- Lovecidal: Walking with the Disappeared by Trinh T. Minh-ha
New York: Fordham University Press, 2016, 298 pp.
Lovecidal: Walking with the Disappeared is written in the midst of a wartime violence whose endless terror has engendered and sanctified new forms of domestic and international surveillance, "security" measures, the militarization of daily life, discriminatory policing, and imperialist bluster. Haunted by the specters of other conflicts—Sudan, Tibet, Iraq, Afghanistan, Palestine, Rwanda, Congo, Burma, Bosnia, Kosovo, South Africa, Cambodia, and Vietnam—Trinh Minh-ha elaborates the intimate and worldly effects of war's Manichean violence on daily embodied life, on living "exiled, expatriated, segregated, deported, displaced, discarded, repudiated, estranged, disappeared, unsettled and unsettling" in times of crisis (2).
The book tracks both the rising US military intervention in Iraq and Afghanistan and China's occupation of Tibet, mapping the intersecting forms of imperialism whose discursive force makes certain forms of writing and making impossible. In the face of wartime image making and iconoclasm, Trinh devises a method and language to write from and through the contemporary moment's unsettling climate. Lovecidal is partially a factual account of the state of war under US and Chinese imperialism and partially a philosophical account of the epistemological and ontological conditions of [End Page 377] the post-9/11 world, these two accounts interspersed with lyrical passages of a woman's movement through a twilight landscape, as well as black-and-white photographic images of fragmented, bisected, and mirrored female bodies in natural landscapes. The book aims explicitly to challenge acts of militarism and surveillance, as well as the confiscation of language by militarized rhetoric, and to find a voice resonant with the forms of resistance she turns to in and through the text.
Much of her account of imperial power (by both the United States and China) revolves around the intersections of state violence with image making and image repression. In response to the missing image of the corpse of Osama bin Laden, for instance, Trinh recounts the frenzied circulation of hoaxes on the internet, including a doctored photo of bin Laden's bloodied head that appeared on Pakistan's GeoTV (10). Image making, for Trinh, is a tactic of wartime propaganda, the reiteration of power through showing sensational, exceptional, extra-ordinary feats, what she calls a "mise-en-scène of victory" (43). She points to the 1991 Gulf War (the first twenty-four-hour cable news war) as a site for the orchestration of homogeneous coverage of an event, which programmed the world to feel "shock" and "awe" at "the deployment of power via images of raw sensational destruction" (43) and the "power of the camera indulging evil as aesthetics" (58). The Gulf War was not only a spectacle of "shock" and "awe," though, but also a concerted orchestration of the absence of the war itself. The "war" went unseen as the coverage focused on techniques of war processing, a "carefully filled Absence: since the press was not allowed to see what was happening" (87).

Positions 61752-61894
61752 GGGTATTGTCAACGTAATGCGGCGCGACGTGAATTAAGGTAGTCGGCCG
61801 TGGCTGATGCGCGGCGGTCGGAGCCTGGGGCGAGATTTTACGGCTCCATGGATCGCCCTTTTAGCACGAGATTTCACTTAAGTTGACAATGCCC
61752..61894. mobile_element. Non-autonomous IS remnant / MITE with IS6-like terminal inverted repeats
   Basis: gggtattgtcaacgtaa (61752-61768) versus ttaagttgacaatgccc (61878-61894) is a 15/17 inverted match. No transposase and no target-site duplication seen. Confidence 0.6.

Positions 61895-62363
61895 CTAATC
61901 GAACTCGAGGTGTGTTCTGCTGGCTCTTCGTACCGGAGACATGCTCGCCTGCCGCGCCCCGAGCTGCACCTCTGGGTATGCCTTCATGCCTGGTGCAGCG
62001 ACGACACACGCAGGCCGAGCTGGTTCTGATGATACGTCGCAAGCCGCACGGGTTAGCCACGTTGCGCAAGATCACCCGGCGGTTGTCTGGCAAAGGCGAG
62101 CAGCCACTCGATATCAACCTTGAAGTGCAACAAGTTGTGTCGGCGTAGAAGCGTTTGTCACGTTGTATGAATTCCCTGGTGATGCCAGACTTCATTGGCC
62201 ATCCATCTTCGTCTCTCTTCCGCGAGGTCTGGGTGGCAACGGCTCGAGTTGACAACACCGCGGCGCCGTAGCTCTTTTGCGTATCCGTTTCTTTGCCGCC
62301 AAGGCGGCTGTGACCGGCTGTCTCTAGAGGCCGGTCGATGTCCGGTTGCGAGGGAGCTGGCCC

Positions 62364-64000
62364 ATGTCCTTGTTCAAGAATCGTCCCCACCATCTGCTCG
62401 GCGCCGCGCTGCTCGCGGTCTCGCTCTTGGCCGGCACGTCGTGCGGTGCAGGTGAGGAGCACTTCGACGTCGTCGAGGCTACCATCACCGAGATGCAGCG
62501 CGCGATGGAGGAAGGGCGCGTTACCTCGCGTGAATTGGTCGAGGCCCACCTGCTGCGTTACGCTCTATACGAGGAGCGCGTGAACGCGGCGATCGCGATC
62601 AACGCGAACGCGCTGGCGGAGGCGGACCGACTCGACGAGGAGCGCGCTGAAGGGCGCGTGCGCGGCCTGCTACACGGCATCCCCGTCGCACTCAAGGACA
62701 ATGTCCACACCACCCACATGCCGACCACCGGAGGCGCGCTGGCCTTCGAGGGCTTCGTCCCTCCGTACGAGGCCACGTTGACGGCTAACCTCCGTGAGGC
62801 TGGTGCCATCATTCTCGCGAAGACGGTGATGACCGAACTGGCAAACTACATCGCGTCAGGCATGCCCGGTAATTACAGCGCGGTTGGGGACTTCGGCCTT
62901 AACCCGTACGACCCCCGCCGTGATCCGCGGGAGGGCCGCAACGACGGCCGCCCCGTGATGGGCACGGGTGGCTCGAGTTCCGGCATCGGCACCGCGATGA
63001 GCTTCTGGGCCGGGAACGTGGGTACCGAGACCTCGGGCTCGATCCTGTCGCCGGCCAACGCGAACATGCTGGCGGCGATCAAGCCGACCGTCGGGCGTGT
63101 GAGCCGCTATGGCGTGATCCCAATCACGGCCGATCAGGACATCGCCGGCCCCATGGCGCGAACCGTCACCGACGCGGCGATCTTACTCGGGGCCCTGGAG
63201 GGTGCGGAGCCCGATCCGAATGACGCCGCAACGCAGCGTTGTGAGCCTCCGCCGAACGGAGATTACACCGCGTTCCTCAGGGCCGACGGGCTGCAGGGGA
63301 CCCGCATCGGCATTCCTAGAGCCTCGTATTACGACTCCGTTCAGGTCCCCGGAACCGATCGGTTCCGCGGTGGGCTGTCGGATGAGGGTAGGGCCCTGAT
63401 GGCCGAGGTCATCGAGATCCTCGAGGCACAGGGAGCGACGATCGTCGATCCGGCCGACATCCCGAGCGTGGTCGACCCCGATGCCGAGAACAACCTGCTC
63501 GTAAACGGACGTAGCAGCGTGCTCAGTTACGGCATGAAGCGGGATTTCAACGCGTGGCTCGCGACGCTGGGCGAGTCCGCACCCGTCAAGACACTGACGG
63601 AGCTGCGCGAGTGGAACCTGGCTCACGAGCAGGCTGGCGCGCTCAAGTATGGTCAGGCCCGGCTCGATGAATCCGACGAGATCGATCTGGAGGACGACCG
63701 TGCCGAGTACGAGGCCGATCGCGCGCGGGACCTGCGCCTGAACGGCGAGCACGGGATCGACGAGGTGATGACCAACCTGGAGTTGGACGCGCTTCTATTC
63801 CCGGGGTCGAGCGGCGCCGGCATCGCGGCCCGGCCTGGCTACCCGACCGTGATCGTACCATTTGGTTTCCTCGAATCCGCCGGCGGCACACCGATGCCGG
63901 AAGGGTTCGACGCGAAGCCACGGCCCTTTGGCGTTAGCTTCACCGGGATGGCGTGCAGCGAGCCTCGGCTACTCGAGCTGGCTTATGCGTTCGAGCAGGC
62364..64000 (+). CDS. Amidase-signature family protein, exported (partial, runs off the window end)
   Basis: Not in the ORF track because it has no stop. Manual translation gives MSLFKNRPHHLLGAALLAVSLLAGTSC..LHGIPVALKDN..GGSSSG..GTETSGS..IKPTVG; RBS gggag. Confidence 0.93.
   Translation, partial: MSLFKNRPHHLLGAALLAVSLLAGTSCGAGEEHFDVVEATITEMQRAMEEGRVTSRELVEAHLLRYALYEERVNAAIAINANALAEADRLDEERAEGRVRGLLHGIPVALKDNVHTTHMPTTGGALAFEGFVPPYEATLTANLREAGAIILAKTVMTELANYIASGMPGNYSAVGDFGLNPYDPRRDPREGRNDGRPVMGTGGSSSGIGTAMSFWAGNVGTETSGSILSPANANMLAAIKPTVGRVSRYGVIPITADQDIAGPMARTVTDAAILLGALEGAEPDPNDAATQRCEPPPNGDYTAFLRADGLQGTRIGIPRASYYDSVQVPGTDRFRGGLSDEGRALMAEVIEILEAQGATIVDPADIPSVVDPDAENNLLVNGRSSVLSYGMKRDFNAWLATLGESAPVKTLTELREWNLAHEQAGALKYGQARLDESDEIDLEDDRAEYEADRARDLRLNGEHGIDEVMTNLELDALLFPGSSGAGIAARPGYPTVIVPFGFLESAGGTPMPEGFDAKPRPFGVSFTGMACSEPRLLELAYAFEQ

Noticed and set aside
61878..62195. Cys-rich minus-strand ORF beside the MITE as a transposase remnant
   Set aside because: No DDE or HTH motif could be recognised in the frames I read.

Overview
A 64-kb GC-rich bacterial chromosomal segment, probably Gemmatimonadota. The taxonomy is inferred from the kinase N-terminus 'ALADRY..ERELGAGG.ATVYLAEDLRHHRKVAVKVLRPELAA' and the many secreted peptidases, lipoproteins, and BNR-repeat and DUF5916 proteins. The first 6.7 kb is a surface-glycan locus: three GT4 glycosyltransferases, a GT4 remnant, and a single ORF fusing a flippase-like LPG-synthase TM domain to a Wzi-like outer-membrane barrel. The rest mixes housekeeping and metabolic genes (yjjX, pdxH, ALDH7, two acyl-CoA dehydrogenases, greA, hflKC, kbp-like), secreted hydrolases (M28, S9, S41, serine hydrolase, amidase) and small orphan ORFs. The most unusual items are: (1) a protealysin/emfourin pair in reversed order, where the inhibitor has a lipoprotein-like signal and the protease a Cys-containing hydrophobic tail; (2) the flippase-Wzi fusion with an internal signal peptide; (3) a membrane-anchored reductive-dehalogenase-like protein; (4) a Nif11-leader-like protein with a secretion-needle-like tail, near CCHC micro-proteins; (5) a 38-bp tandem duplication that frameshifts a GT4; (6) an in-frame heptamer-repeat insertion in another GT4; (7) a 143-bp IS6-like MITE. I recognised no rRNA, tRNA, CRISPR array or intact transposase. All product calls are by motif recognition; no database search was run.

The account Trinh builds of wartime is contemporary but transversal—sliding between the first and second Gulf Wars, between the "war on terror" and the war in Vietnam, between the imperial ventures of the United States and France, and between Western and Eastern imperial power. Drawing predominantly from news reports, popular magazines, blogs, and alternative press sites, Trinh builds an account of war in its very emergence, in the liveliness of its contemporary moment, through the media apparatuses that give it (and its repressive effects) shape. If the first half of the book concerns itself with US imperial power, the second half focuses its lens more properly on emergent Chinese imperialism, most particularly evidenced in its occupation of Tibet. China exercises its power not only through direct repression of dissent, but also through complex processes of displacement (the forced modernization and "Sinicization" of Tibet) and censorship of all objects of Buddhist veneration, most notably images of the Dalai Lama. Throughout her account, Trinh traces how the war of words empties language (and signifying...